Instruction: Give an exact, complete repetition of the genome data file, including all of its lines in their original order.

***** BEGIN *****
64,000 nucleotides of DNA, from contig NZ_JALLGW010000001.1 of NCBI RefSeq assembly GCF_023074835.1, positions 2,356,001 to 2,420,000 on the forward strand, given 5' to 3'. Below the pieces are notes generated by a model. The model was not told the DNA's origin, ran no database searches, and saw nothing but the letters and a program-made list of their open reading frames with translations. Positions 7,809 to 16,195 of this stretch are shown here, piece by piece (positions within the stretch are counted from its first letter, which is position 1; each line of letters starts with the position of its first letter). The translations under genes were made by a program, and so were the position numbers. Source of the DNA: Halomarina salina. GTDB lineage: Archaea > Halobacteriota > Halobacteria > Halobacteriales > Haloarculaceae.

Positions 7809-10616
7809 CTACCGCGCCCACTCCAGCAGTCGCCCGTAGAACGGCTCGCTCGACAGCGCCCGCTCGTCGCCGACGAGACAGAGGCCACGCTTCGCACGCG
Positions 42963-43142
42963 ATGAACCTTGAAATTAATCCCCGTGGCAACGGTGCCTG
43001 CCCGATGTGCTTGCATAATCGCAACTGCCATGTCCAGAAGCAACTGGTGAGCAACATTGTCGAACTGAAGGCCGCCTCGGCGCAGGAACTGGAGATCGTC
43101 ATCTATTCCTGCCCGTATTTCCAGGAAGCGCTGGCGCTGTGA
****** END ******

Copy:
64,000 nucleotides of DNA, from contig NZ_JALLGW010000001.1 of NCBI RefSeq assembly GCF_023074835.1, positions 2,356,001 to 2,420,000 on the forward strand, given 5' to 3'. Below the pieces are notes generated by a model. The model was not told the DNA's origin, ran no database searches, and saw nothing but the letters and a program-made list of their open reading frames with translations. Positions 7,809 to 16,195 of this stretch are shown here, piece by piece (positions within the stretch are counted from its first letter, which is position 1; each line of letters starts with the position of its first letter). The translations under genes were made by a program, and so were the position numbers. Source of the DNA: Halomarina salina. GTDB lineage: Archaea > Halobacteriota > Halobacteria > Halobacteriales > Haloarculaceae.

Positions 7809-10616
7809 CTACCGCGCCCACTCCAGCAGTCGCCCGTAGAACGGCTCGCTCGACAGCGCCCGCTCGTCGCCGACGAGACAGAGGCCACGCTTCGCACGCG
Positions 42963-43142
42963 ATGAACCTTGAAATTAATCCCCGTGGCAACGGTGCCTG
43001 CCCGATGTGCTTGCATAATCGCAACTGCCATGTCCAGAAGCAACTGGTGAGCAACATTGTCGAACTGAAGGCCGCCTCGGCGCAGGAACTGGAGATCGTC
43101 ATCTATTCCTGCCCGTATTTCCAGGAAGCGCTGGCGCTGTGA